You may have questions related to mesothelioma prognosis, life expectancy and survival with a mesothelioma diagnosis. Our team has the real answers you need about mesothelioma to help you during this time. Common questions we are asked everyday include:
What is Life Expectancy with a Mesothelioma Diagnosis?
Mesothelioma specialists use a variety of tests to help diagnose mesothelioma. Diagnostic tests help them obtain a clearer picture of the cancer stage and location of the mesothelioma tumor. Once a mesothelioma diagnosis is confirmed, a mesothelioma specialist will create a treatment plan that is tailored to the patient’s unique needs.
The average mesothelioma life expectancy ranges from 12 to 21 months, but many people may live much longer with the disease. Some patients have doubled or tripled their life expectancies by finding the right doctor for their diagnosis. The best way to increase life expectancy may be to explore treatment options with an experienced specialist.
Life expectancy is a survival statistic for how long someone is estimated to live with mesothelioma, while prognosis may offer explanations on how life may be impacted with and without treatment. Mesothelioma life expectancy and prognosis can change based on the doctor’s treatment plan and how well the patient responds to it.
There is no cure for mesothelioma, although some patients have been able to go into short-term remission. Mesothelioma caught in an early stage has a better prognosis with more treatment options available compared with later stages, leading to a better chance of long-term survival. Additionally, maintaining good overall health can improve prognosis.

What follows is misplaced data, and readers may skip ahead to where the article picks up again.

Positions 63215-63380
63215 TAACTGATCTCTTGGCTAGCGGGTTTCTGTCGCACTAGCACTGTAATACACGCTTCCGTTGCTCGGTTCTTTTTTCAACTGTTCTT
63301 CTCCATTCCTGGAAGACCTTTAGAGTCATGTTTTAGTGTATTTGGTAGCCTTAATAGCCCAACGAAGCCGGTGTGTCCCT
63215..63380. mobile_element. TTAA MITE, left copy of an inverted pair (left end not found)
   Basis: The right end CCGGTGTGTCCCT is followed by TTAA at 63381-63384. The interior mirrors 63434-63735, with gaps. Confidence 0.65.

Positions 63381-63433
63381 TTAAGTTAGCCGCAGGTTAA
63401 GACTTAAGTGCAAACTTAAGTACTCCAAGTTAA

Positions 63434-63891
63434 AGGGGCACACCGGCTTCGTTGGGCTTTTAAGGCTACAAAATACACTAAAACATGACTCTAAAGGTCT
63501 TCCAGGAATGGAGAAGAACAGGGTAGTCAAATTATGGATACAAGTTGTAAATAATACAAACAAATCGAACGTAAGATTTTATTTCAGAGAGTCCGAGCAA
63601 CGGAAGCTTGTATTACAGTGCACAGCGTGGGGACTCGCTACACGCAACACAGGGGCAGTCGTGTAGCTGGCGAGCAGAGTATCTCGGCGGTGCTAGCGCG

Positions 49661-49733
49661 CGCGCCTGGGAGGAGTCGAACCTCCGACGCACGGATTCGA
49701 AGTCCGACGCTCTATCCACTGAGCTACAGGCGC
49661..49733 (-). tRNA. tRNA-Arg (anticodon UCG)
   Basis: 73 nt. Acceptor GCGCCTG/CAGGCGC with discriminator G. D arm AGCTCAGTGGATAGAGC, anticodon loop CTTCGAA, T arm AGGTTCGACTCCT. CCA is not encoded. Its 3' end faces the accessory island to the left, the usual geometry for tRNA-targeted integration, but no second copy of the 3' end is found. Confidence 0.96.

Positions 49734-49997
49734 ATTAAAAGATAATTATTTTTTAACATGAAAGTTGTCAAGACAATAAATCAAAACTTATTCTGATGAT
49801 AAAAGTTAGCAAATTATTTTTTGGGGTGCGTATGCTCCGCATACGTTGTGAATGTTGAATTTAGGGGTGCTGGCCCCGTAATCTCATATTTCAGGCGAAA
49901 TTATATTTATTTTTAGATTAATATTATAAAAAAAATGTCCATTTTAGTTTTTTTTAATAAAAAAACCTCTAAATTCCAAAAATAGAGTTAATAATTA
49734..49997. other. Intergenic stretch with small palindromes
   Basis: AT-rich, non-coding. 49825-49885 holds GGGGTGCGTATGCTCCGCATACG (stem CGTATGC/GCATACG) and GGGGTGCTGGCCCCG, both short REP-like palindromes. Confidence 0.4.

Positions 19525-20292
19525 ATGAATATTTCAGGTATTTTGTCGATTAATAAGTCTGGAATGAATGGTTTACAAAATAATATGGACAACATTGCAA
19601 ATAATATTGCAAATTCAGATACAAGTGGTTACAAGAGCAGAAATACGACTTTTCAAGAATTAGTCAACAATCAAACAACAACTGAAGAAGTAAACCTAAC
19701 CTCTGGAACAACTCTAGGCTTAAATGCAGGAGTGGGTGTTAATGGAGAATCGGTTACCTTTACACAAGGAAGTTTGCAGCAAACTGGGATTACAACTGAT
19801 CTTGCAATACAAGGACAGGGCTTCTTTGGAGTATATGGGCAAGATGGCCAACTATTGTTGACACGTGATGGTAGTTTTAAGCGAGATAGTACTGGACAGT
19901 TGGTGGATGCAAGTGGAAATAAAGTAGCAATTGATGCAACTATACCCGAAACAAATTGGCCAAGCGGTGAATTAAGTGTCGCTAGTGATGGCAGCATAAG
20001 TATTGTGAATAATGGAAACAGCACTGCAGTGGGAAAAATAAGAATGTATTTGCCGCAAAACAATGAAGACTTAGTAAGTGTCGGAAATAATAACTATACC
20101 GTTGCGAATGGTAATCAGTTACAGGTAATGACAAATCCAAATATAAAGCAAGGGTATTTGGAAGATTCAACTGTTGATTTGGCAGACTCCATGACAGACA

What is the Survival Rate for Someone Diagnosed with Mesothelioma?
Survival rates are another way to express the average cancer patient’s survival time with recent statistics. Because mesothelioma is so rare, survival rates for the disease tend to be much lower than other types of cancer. Mesothelioma survival rates may improve with the development of novel therapies; however, the average survival time post a mesothelioma diagnosis is 12 to 21 months.
Mesothelioma life expectancy and survival rate are influenced by a variety of factors including the type of mesothelioma, cell types and cancer stage, as well as patient age, gender and overall health. A patient might have a better prognosis and longer life expectancy based on these prognostic factors.
What Factors May Impact my Life Expectancy with a Mesothelioma Diagnosis?
Mesothelioma treatment is getting better every year and patients are living longer as a result. Patients may turn to traditional therapies, like chemotherapy and radiation, as well as clinical trials, which may lead to a cure in the future.
The place where the disease originated is often the first factor in determining a person’s life expectancy.
Mesothelioma cell type has a huge impact on your life expectancy and may determine how fast the disease will spread.
Mesothelioma cancer stages will be determined by your doctor to assist with treatment planning and life expectancy.
Learn How to Increase Life Expectancy with our Free Mesothelioma Guide
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What are the Locations of the Body primarily Affected by Mesothelioma?
The cancer starts in the lining around the lungs (called the “pleura”). This is the most common type of mesothelioma.
The cancer starts in the lining around the stomach. While a rare form of cancer, it accounts for about 20% of mesothelioma diagnosis.
The cancer starts in the lining around the heart. This type of mesothelioma is very uncommon.